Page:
Drawing on theories of student motivation to learn and conceptual change learning in science, this article describes five patterns of student motivation observed in sixth-grade science classrooms: (a) intrinsically motivated to learn science; (b) motivated to learn science; (c) intrinsically motivated but inconsistent; (d) unmotivated and task avoidant; and (e) negatively motivated and task resistant. These motivational patterns were related in theoretically predictable ways with the learning strategies and other behaviors that the students exhibited in the classrooms. The study highlights the value of distinguishing motivation to learn from intrinsic motivation, and of distinguishing general motivational traits from situation-specific motivational states. The study also highlights the importance of considering subject-matter content in classroom motivation. Implications for motivation research and classroom practices are discussed.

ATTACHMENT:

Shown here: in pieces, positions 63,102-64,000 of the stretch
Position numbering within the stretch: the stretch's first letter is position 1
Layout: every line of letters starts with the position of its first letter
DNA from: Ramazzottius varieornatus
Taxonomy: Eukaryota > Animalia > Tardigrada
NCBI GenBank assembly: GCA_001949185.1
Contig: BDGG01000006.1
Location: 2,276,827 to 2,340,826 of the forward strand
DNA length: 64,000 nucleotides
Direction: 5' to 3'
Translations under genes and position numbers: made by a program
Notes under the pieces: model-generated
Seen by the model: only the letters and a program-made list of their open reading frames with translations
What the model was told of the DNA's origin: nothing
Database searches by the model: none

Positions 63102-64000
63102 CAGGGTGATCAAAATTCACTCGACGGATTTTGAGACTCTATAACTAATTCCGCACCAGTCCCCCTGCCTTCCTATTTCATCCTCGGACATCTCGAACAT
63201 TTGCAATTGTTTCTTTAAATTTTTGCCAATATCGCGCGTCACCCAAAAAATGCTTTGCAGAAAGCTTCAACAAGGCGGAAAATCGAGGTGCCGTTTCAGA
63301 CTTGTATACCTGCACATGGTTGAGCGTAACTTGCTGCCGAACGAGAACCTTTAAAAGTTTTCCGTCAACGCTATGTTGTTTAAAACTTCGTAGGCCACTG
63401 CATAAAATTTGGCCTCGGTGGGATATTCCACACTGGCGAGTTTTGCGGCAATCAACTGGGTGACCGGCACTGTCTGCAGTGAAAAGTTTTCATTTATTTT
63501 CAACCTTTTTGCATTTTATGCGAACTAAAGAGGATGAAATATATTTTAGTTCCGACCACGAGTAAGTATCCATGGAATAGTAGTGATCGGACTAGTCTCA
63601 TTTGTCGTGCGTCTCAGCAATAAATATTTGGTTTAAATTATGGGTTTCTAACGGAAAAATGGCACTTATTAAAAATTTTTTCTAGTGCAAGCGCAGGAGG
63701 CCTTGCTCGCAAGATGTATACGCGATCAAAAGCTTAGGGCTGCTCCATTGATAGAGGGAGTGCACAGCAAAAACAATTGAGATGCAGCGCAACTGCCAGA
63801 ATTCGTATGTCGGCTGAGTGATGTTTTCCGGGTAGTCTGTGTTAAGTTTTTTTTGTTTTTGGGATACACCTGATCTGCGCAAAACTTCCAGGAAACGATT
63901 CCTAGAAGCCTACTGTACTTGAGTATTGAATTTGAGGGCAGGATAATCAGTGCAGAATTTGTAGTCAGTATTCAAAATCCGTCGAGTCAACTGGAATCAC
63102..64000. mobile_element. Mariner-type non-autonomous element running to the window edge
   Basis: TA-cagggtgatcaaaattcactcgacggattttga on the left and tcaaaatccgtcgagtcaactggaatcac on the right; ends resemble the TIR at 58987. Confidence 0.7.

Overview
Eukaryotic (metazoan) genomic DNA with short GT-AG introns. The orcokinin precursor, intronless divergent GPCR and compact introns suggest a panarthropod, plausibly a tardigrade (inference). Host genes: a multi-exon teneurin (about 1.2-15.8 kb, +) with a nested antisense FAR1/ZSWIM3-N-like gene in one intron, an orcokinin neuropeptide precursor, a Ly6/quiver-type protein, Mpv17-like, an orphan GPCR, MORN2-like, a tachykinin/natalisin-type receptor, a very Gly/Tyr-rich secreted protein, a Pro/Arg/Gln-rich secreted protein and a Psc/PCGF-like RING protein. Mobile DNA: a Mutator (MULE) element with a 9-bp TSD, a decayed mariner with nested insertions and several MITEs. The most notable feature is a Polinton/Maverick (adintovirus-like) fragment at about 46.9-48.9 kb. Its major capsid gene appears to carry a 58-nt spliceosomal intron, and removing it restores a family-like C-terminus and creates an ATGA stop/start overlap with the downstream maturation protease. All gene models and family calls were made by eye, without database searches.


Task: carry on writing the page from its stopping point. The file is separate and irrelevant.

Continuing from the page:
|Original language||English (US)|
|Number of pages||16|
|Journal||Journal of Research in Science Teaching|
|State||Published - Mar 1996|
ASJC Scopus subject areas